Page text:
• The customer’s signature is captured
  • The transaction is “Batched” or “Settled” within 24 hours

Mid-Qualified

The Partial/Mid Qualified rate will be applied when any of the following occur:

  • The card info is manually entered, or “keyed” & all AVS info is entered
  • The consumer uses a Rewards card
  • Transactions are not settled/batched within 24 hours

Non-Qualified

If any of the following situations occur, a Non-Qualified rate will be applied to the transaction.

  • Card is manually entered with no AVS info entered
  • The consumer uses a Corporate, Government or International card
  • Authorization code is manually keyed in to your processing terminal.
  • Transactions are not settled/batched within 48 hours

Keyed “MOTO” or Internet Accounts

For these types of accounts, the merchant manually enters credit card information into a credit card terminal or software after the order is placed or is collected through an online payment gateway.

Qualified Rate

The Qualified Discount Rate is charged when all of the following occur:

  • Standard consumer credit cards are used
  • All required Credit Card information is entered including AVS (address verification) for VISA® transactions.
  • The transactions are “Batched” or “Settled” within 24 hours
  • The order/invoice Number entered

Mid-Qualified

For MOTO/Internet Accounts, rates usually fall directly to Non-Qualified, not mid-qualify, but these are the possible reasons why a merchant may be charged a Mid-Qualified Rate

  • AVS information is not entered
  • Transaction/Batch is not settled within 24 hours
  • Card is a Rewards or Business card

Non-Qualified

If any of the following situations occur, a Non-Qualified rate will be applied to the transaction.

  • Any of the required card or transaction information is not entered
  • The consumer uses a Corporate, Government or International card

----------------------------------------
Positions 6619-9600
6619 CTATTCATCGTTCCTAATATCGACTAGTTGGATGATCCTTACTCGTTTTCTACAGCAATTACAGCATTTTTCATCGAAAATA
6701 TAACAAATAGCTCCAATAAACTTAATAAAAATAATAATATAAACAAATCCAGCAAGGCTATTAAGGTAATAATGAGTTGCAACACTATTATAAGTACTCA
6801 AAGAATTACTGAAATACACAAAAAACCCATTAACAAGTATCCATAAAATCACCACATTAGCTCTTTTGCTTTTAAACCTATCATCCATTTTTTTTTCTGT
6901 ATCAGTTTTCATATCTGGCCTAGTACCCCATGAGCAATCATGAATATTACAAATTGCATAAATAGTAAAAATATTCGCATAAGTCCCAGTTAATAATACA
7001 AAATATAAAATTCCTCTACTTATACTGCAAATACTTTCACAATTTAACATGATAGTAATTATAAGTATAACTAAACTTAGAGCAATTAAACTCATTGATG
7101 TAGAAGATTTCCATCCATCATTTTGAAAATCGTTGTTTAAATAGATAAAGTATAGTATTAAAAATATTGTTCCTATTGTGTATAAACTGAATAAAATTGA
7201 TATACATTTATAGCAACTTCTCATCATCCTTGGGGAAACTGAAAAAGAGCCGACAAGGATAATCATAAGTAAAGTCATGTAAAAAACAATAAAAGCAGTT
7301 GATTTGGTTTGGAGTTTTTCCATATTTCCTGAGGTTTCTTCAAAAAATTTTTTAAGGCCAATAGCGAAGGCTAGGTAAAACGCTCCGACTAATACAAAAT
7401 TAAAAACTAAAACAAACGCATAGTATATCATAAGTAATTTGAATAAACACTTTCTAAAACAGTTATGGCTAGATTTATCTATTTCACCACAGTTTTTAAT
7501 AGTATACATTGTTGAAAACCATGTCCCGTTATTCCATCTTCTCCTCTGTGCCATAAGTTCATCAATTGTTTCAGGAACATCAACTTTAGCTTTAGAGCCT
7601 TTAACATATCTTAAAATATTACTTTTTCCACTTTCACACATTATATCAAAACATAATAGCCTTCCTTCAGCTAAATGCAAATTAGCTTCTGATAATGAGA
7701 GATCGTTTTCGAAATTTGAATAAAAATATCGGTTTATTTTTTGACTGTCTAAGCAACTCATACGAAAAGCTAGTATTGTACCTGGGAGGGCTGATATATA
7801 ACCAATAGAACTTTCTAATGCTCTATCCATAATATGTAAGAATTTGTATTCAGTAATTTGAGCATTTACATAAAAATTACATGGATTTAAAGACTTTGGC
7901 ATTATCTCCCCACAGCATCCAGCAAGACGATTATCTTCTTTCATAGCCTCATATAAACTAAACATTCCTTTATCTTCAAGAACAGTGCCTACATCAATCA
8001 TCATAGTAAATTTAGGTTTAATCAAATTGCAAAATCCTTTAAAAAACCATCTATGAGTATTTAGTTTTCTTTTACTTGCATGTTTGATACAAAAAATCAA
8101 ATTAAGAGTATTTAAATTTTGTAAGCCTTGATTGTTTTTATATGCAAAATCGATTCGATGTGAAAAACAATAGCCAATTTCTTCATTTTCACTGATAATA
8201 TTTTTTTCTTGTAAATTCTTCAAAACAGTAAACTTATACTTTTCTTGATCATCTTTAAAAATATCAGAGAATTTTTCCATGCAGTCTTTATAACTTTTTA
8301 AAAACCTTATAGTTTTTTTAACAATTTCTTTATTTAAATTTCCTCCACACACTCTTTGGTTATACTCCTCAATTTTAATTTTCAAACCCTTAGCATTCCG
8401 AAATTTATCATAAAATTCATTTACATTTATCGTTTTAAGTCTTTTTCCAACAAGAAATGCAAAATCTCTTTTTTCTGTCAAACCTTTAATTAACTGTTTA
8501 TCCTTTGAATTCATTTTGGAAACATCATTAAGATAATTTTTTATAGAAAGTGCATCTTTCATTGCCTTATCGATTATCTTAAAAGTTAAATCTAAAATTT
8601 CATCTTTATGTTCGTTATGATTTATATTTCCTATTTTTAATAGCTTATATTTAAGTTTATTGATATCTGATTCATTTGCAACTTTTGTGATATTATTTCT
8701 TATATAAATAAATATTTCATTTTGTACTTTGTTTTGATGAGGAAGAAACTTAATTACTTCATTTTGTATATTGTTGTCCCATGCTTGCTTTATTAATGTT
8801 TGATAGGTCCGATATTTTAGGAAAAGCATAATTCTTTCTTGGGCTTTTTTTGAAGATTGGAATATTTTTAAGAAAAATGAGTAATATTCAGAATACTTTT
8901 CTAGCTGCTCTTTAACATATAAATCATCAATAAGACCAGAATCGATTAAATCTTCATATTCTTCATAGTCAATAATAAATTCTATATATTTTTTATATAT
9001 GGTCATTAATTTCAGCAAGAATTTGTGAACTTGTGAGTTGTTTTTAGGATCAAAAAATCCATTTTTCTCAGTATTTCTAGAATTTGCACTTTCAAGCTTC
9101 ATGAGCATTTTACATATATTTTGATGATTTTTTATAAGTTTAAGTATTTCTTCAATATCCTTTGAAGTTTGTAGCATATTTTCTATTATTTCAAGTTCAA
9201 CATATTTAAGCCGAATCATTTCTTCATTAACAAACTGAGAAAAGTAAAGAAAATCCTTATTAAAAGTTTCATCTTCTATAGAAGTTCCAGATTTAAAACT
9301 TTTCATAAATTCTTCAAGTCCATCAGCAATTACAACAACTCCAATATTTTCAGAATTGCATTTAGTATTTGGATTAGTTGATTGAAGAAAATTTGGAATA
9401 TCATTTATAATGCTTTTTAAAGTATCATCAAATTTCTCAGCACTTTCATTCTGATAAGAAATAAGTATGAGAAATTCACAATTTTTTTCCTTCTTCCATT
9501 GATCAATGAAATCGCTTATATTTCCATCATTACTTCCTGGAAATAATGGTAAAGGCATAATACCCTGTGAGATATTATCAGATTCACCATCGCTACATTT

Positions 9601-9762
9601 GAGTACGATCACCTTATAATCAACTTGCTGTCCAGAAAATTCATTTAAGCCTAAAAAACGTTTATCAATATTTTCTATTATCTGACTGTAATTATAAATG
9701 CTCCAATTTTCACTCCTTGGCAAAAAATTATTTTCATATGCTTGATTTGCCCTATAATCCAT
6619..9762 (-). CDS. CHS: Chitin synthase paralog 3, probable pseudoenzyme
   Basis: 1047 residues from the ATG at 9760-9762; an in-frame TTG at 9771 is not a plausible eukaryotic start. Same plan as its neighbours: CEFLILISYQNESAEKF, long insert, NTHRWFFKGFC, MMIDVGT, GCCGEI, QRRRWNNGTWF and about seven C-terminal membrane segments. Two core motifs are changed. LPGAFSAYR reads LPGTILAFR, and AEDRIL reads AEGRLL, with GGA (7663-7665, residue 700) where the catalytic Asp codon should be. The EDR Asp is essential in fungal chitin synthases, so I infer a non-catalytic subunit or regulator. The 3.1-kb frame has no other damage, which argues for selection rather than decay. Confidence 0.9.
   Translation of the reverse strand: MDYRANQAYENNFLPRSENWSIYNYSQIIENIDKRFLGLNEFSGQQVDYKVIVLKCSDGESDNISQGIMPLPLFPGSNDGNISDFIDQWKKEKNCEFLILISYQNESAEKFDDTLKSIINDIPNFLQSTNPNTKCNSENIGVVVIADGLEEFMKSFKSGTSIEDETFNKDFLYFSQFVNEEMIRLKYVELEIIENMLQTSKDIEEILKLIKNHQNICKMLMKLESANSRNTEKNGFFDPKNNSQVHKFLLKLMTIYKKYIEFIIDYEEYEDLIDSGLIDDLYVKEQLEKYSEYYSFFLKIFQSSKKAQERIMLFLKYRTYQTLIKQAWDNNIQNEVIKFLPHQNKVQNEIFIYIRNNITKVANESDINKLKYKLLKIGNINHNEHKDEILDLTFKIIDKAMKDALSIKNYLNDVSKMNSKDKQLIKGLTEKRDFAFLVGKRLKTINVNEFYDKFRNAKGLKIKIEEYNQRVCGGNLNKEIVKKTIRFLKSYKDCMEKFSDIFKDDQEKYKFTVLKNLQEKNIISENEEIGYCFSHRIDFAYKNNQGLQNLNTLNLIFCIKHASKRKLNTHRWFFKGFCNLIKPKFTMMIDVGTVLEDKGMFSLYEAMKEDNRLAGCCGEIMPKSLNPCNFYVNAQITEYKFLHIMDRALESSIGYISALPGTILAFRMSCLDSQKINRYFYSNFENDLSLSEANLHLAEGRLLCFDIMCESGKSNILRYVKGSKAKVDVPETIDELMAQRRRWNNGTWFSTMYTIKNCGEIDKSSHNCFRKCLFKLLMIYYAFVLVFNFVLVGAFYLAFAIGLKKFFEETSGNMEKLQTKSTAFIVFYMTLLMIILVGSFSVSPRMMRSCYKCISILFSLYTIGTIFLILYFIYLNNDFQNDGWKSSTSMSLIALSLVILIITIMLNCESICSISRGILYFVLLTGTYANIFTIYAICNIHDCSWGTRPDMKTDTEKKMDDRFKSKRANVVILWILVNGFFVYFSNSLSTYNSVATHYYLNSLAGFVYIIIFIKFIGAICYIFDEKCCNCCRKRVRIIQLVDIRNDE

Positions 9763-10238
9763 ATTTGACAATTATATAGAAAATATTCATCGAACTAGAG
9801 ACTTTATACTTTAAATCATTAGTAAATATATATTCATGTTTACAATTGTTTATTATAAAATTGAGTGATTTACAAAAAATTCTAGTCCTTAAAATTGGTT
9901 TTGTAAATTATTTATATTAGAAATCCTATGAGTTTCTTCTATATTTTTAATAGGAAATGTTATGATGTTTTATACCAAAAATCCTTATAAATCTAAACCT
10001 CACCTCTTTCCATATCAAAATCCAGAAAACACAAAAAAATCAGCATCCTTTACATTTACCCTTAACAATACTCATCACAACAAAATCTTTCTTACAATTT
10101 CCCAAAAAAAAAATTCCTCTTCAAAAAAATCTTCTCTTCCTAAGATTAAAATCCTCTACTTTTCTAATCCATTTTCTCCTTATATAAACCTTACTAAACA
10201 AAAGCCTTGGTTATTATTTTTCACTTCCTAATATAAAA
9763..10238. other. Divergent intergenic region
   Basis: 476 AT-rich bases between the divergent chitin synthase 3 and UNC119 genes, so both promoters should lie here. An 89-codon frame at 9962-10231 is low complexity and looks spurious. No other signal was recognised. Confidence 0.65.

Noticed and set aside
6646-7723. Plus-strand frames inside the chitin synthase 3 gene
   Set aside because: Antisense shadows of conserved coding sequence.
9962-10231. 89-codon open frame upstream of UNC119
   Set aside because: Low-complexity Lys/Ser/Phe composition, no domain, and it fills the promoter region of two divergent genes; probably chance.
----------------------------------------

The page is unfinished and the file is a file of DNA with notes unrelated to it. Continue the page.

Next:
• Authorization code is manually keyed in to your processing terminal.
  • Transactions are not settled/batched within 48 hours

As you can see, there are many factors involved in determining which rates are assessed to your transactions. Follow the tips above, and you will keep your processing rates as low as possible. A Merchant Industry representative is always available to answer any questions or concerns you may have.

What Are The Visa® & MasterCard® Rules and Regulations?
As a merchant accepting MasterCard® and Visa®, there are basic card acceptance rules that you must follow. By adhering to these rules, you can increase customer satisfaction and ensure that you do not run into compliance issues, which may put your continued ability to accept credit cards at risk. The following are some of the rules outlined in the Visa and MasterCard manuals:

Card Logos & Acceptance: You must display the appropriate card logos for any card types that you accept and advise your customers of their payment options. You must honor all categories of cards (credit, debit, rewards etc.) within each card type that you accept.

Dollar Minimums and Maximums: You may not impose a minimum or maximum amount for any transactions. If you do not accept a customer charge, which is below a certain amount that you specify, the customer can notify Visa and/or MasterCard, who will take the appropriate steps to see that you understand and adhere to the card acceptance rules and regulations.

Surcharges: All credit card transactions must be treated like any other transactions. You may not impose any surcharge on a transaction because your customer is using a credit card. However, you may offer a discount to your customers for paying in cash provided the offer is clearly disclosed to your customers and the cash price is a discount from the standard price charged for any other type of payment.

Laundering: You may only process transactions for your own business. Processing transactions for a business that does not have a valid merchant agreement is called laundering and is considered a form of fraud.

To learn more about the rules and regulations of accepting Visa and MasterCard cards, please contact us or see the Visa and MasterCard guides available through the Visa and MasterCard websites.

What is Debit Card Processing?